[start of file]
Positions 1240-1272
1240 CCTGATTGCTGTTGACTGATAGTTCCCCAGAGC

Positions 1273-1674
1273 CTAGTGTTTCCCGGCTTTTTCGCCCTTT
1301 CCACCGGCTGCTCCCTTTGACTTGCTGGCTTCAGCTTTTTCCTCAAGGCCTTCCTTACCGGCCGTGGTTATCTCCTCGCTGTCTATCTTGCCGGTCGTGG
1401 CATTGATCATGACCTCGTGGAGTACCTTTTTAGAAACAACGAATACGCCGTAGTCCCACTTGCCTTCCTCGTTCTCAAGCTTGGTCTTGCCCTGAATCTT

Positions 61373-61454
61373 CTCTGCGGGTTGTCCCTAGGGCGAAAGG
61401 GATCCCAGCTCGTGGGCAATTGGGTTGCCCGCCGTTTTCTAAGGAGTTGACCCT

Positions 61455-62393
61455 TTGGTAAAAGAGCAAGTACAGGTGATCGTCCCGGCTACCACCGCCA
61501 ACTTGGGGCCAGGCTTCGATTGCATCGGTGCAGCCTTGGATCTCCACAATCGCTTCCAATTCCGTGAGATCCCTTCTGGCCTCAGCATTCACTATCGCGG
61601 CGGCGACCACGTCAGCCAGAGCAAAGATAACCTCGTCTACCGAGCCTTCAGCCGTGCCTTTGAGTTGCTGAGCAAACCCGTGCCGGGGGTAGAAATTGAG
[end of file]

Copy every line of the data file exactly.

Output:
Positions 1240-1272
1240 CCTGATTGCTGTTGACTGATAGTTCCCCAGAGC

Positions 1273-1674
1273 CTAGTGTTTCCCGGCTTTTTCGCCCTTT
1301 CCACCGGCTGCTCCCTTTGACTTGCTGGCTTCAGCTTTTTCCTCAAGGCCTTCCTTACCGGCCGTGGTTATCTCCTCGCTGTCTATCTTGCCGGTCGTGG
1401 CATTGATCATGACCTCGTGGAGTACCTTTTTAGAAACAACGAATACGCCGTAGTCCCACTTGCCTTCCTCGTTCTCAAGCTTGGTCTTGCCCTGAATCTT

Positions 61373-61454
61373 CTCTGCGGGTTGTCCCTAGGGCGAAAGG
61401 GATCCCAGCTCGTGGGCAATTGGGTTGCCCGCCGTTTTCTAAGGAGTTGACCCT

Positions 61455-62393
61455 TTGGTAAAAGAGCAAGTACAGGTGATCGTCCCGGCTACCACCGCCA
61501 ACTTGGGGCCAGGCTTCGATTGCATCGGTGCAGCCTTGGATCTCCACAATCGCTTCCAATTCCGTGAGATCCCTTCTGGCCTCAGCATTCACTATCGCGG
61601 CGGCGACCACGTCAGCCAGAGCAAAGATAACCTCGTCTACCGAGCCTTCAGCCGTGCCTTTGAGTTGCTGAGCAAACCCGTGCCGGGGGTAGAAATTGAG